q Getting Hip with the Hinge - Harcourt Health
Woman performs a proper hip hinge.

While recently shopping for a new pair of swimming trunks, I noticed a peculiar trend: it is becoming quite difficult to find male swimming attire that reaches the knees these days. Is this a new fashion trend (likely) or am I seeing a fundamental shift in fitness and body image? Are we ready to consider the day of the biceps-promoting sleeveless shirt dead and usher in the age of the leg day? Either way, I am enjoying this changing paradigm, where it is suddenly fashionable to focus an increased amount of training time on lower appendages and the posterior chain—those muscles that makes us move.

Let me introduce you all to the most important exercise physiology term you’ve likely never heard of: the hip hinge. Movement through the hip, characterized by a neutral spine and slight flexion of the knee, is the predominant initiator of force in most athletic movements. Being able to properly develop power by pivoting at the hip (not the knees) quickly, symmetrically, and while maintaining a neutral spine will improve your ability to safely move large loads and perform countless real-world activities with decreased injury risk. Because the average adult spends much of their day sitting, we tend to have very tight hips, which results in reciprocal inhibition. Tight hip flexors result in quadriceps dominated movement, which not only exacerbates movement pattern dysfunction, but decreases one’s ability to produce power and increases risk for knee and lower back injuries. There are two ways to improve your hip hinge: 1) movement prep focusing on activating the glutes and 2) properly squatting, lunging, and picking up things from the ground.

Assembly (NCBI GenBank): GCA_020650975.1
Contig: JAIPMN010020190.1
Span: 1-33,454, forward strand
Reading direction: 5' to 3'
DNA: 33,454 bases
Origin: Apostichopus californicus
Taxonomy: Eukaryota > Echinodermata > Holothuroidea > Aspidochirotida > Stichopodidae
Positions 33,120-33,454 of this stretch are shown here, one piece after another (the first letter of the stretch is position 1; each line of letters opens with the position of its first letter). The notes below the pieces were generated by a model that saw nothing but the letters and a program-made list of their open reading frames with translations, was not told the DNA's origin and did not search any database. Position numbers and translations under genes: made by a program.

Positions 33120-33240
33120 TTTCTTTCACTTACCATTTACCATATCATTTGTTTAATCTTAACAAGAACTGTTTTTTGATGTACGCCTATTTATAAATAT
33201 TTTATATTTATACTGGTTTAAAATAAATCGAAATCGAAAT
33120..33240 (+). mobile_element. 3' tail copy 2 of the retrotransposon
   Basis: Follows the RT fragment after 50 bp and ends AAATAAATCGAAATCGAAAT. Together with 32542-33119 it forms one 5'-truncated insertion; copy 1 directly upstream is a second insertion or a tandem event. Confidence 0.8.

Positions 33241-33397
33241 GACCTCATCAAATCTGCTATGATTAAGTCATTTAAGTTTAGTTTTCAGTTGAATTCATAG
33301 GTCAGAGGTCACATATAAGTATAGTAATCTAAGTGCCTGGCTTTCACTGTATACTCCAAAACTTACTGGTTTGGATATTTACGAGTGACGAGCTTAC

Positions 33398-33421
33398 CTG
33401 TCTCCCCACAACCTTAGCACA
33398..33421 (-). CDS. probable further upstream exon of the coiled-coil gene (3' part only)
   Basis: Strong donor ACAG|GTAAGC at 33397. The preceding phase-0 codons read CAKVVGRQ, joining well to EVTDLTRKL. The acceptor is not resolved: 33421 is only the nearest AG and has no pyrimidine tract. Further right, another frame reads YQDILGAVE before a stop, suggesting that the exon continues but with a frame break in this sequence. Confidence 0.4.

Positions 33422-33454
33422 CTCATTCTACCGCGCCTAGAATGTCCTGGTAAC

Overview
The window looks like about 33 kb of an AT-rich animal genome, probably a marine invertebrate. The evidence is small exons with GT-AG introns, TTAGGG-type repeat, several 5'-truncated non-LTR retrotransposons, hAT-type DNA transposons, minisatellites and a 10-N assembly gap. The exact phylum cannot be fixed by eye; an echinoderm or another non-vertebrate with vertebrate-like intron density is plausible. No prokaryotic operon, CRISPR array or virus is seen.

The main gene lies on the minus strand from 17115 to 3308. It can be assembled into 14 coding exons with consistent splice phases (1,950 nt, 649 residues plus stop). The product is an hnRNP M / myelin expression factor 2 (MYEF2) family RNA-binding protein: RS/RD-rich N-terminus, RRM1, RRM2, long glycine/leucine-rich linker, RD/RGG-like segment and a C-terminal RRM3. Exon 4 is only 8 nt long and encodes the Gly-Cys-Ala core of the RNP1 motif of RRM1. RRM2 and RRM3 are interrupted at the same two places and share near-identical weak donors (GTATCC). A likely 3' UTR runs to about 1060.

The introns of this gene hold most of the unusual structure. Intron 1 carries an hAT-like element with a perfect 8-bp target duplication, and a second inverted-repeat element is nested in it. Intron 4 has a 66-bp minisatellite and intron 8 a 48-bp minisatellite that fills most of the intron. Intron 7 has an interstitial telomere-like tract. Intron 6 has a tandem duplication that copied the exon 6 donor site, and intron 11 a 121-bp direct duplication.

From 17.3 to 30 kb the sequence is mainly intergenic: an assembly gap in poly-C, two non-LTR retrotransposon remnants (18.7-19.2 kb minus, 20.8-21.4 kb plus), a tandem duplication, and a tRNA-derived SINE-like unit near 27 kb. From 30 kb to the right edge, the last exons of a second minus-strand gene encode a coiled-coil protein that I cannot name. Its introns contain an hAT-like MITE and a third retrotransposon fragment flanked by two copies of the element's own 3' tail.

While I don’t advocate making every day leg day (the single largest muscle group in our bodies, the glutes, still need rest) there are several reasons why you should make a beeline to the squat rack . . . and not so you can perform barbell curls.

  1. Squatting, lunging, and picking things up from the ground (correctly) will make you stronger

Power development for almost all human movement begins in the lower extremities, specifically the hips. Whether pressing a heavy load over your head or helping your neighbor move his couch, movement is initiated with the hip hinge and transferred through the core to the upper extremities (unless you want to move incorrectly and risk injury). Learning to properly load and explode through these movements will improve your strength in almost every real-world situation.

  1. You’ll become a better athlete

Along with that improved power development, strong legs and the movements that result in a powerful lower half will make you faster, more agile, and can even result in improved movement economy. Whether playing a game of pickup basketball or doing your first century bicycle race, the improved ability to properly generate power and correctly move in every direction without inhibition will improve performance. If endurance competition is your thing, you are probably not looking to gain the significant muscle mass that heavy lifting stimulates, but more and more research continues to confirm that supplementing your aerobic training with some lower-body focused strength training can improve movement economy and help you move up the podium at your next race.